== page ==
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UPenn
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Re: Advice on Purchase

Postby UPenn » Thu Feb 22, 2018 9:33 pm

I just googled around and found there's a plethora of Mammoth tusks for sale, you can get a whole raw tusk for like 2K. For some reason others that look similar are 100K.

I almost feel like I should buy a few before they're no longer available, for when I learn to carve my own netsuke 20 years from now. I'm going to need something to do in retirement. How much mammoth ivory could there possibly be in the world? I would have thought less than 100 of those animals had ever been found but it sounds like they've found an incredible number of them if you can still get one for like 2K. I guess you can probably buy a whole mammoth for not much more.

This is such an interesting hobby, full of intrigue!
My name is Greg, life is good, code green.

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AFNetsuke
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Re: Advice on Purchase

Postby AFNetsuke » Fri Feb 23, 2018 1:21 am

UPenn wrote: How much mammoth ivory could there possibly be in the world? I would have thought less than 100 of those animals had ever been found but it sounds like they've found an incredible number of them if you can still get one for like 2K. I guess you can probably buy a whole mammoth for not much more.
This is such an interesting hobby, full of intrigue!

There is a lot of mammoth ivory around coming from Alaska, Siberia, etc. A whole mammoth fossil skeleton is rather expensive and require a good sized room with high ceiling if the head is raised to show off the tusks. You could get a cave bear mount a lot cheaper and get by with 10 ft ceilings. Like netsuke, prices are very quality dependent. Heck, why not go for a narwhal tusk? Easy to mount on a wall.
Alan

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chonchon
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Re: Advice on Purchase

Postby chonchon » Fri Feb 23, 2018 5:14 am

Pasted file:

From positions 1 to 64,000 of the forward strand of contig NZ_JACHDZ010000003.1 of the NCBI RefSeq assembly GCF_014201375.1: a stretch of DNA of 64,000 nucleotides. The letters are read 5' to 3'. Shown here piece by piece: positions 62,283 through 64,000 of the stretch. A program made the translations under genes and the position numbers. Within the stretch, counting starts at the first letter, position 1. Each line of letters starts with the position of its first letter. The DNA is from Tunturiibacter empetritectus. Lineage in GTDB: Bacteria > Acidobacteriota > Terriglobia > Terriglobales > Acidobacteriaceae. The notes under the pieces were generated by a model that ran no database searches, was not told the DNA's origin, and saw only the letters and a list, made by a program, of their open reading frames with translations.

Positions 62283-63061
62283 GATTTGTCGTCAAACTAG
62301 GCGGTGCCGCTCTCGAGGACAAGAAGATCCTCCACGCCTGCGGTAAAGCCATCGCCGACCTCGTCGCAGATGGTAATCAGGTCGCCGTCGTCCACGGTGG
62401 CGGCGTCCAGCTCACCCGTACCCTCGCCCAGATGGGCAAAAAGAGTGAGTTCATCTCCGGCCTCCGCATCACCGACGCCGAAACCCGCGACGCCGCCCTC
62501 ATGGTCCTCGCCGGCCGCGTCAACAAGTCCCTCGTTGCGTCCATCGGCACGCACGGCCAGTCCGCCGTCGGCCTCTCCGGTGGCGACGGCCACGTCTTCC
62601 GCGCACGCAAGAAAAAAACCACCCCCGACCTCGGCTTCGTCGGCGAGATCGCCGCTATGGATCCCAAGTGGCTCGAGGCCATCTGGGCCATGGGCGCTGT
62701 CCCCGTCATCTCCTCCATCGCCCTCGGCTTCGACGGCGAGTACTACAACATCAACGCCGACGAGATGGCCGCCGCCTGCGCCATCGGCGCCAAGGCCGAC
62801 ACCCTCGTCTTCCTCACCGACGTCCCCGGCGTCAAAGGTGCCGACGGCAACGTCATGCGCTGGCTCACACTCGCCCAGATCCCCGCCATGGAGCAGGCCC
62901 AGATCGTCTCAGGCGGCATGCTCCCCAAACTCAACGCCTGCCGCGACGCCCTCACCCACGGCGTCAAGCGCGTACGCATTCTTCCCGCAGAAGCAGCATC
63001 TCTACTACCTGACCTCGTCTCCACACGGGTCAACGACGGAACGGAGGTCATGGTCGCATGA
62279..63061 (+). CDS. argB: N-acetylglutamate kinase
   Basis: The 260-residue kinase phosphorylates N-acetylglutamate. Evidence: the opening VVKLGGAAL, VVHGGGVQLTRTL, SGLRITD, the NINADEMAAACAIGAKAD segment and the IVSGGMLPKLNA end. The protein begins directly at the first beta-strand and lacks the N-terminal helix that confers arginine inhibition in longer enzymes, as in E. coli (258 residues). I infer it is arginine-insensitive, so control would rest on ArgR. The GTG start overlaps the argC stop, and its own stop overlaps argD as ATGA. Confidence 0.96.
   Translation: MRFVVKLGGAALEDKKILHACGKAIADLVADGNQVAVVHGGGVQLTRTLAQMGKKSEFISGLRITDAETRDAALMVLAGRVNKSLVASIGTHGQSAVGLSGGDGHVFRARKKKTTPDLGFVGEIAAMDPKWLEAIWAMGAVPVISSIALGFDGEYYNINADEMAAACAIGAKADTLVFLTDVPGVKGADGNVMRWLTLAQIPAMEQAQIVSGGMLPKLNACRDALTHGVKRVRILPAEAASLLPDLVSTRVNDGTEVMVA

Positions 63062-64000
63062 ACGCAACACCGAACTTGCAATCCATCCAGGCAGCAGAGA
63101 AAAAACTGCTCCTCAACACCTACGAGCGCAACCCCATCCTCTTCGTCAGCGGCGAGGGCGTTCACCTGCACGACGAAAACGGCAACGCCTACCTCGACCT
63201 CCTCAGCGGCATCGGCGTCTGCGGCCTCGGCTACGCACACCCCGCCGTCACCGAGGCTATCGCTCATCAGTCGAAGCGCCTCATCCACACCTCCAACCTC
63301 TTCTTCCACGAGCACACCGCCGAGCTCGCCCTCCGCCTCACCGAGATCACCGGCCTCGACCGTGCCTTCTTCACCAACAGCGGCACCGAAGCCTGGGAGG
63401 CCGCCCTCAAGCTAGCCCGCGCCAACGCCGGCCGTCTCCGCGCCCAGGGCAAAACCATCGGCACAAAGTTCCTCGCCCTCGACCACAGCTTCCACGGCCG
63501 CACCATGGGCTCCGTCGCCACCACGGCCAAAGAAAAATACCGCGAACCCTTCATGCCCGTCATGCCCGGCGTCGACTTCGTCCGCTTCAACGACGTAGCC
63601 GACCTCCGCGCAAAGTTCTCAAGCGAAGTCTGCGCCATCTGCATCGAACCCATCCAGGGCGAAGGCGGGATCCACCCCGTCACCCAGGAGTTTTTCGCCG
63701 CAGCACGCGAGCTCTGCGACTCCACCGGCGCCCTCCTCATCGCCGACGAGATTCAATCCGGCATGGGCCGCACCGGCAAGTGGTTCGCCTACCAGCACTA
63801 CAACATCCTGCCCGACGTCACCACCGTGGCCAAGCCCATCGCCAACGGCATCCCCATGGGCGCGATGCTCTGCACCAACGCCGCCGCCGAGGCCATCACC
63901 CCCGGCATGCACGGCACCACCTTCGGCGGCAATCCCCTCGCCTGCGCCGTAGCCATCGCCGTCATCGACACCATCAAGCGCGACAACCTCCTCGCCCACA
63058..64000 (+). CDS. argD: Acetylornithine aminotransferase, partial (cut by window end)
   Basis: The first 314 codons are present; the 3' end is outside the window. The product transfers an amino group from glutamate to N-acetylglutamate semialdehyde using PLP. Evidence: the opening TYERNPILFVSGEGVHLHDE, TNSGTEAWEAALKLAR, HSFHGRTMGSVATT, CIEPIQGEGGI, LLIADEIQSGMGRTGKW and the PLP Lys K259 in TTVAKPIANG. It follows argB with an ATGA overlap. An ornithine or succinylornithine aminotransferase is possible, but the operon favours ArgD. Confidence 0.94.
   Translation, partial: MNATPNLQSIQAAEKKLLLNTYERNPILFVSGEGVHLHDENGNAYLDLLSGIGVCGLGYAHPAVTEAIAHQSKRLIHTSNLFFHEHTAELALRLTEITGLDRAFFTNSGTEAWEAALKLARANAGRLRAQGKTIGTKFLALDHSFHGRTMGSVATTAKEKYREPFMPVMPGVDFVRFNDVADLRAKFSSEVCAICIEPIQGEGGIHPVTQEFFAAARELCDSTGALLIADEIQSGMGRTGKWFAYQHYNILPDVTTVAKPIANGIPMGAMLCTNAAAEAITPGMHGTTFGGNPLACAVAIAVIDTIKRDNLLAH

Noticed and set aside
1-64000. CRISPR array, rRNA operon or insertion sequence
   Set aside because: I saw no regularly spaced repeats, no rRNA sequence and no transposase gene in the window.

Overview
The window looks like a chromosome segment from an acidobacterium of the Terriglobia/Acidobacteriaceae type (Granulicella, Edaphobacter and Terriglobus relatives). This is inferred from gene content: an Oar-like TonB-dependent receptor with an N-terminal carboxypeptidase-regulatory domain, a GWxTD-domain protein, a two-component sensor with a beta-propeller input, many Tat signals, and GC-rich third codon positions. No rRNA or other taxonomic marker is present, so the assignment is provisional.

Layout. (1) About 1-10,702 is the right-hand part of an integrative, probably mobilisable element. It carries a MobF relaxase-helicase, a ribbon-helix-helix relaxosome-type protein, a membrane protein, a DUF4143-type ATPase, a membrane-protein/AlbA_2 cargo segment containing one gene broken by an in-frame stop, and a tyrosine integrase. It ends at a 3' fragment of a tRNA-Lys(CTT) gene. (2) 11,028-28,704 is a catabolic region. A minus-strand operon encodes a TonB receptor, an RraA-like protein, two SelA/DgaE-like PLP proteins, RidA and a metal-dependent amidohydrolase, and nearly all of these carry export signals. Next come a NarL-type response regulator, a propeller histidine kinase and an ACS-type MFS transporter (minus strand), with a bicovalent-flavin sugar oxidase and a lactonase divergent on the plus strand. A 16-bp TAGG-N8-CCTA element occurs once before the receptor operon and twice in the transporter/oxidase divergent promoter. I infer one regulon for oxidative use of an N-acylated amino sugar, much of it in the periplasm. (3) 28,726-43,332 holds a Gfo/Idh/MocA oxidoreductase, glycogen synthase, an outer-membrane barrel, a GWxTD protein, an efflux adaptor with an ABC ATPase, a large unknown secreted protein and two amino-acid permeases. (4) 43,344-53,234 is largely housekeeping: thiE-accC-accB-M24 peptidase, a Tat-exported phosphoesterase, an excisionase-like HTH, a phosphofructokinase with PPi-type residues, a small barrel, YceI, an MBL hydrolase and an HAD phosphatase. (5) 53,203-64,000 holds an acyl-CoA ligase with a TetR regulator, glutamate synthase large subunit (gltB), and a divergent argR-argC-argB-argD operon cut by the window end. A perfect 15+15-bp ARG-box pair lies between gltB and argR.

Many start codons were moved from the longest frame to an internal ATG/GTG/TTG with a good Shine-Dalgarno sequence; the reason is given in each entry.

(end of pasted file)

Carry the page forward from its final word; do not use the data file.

As someone mentoned on the other thread, it is a fallacy to think that Netsuke = ivory. Netsuke are objects with a defined function, and an artistic remit.

They can be made with any suitable material, and although not exclusively each carver tended to have a preference. Likewise, collectors today may find themselves looking for ceramic Netsuke, or those in wood, or stag antler, or lacquer, for example.

If ivory is your thing however, there are many kinds of ivory, of differing legal staus, including land and marine ivories, and vegetable ivory such as Tagua nut.
Piers

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Re: Advice on Purchase

Postby UPenn » Fri Feb 23, 2018 4:26 pm

chonchon wrote:As someone mentoned on the other thread, it is a fallacy to think that Netsuke = ivory. Netsuke are objects with a defined function, and an artistic remit.

They can be made with any suitable material, and although not exclusively each carver tended to have a preference. Likewise, collectors today may find themselves looking for ceramic Netsuke, or those in wood, or stag antler, or lacquer, for example.

If ivory is your thing however, there are many kinds of ivory, of differing legal staus, including land and marine ivories, and vegetable ivory such as Tagua nut.

Thanks Piers, my first Netsuke was a toad made of wood so I am not subject to that fallacy. But I imagine that something like a Tomotada Ox with the insane intricate detail could only really be done in something like ivory, maybe tagua. I'm sure I'm like many others, I love ivory, I LOVE ivory, there's something just awesome about it that no other material has. Yet on the other hand I would never want to do anything to promote the poaching of the world's precious wildlife. I'm not even sure why I'm saying this, you all know the dilemma.
My name is Greg, life is good, code green.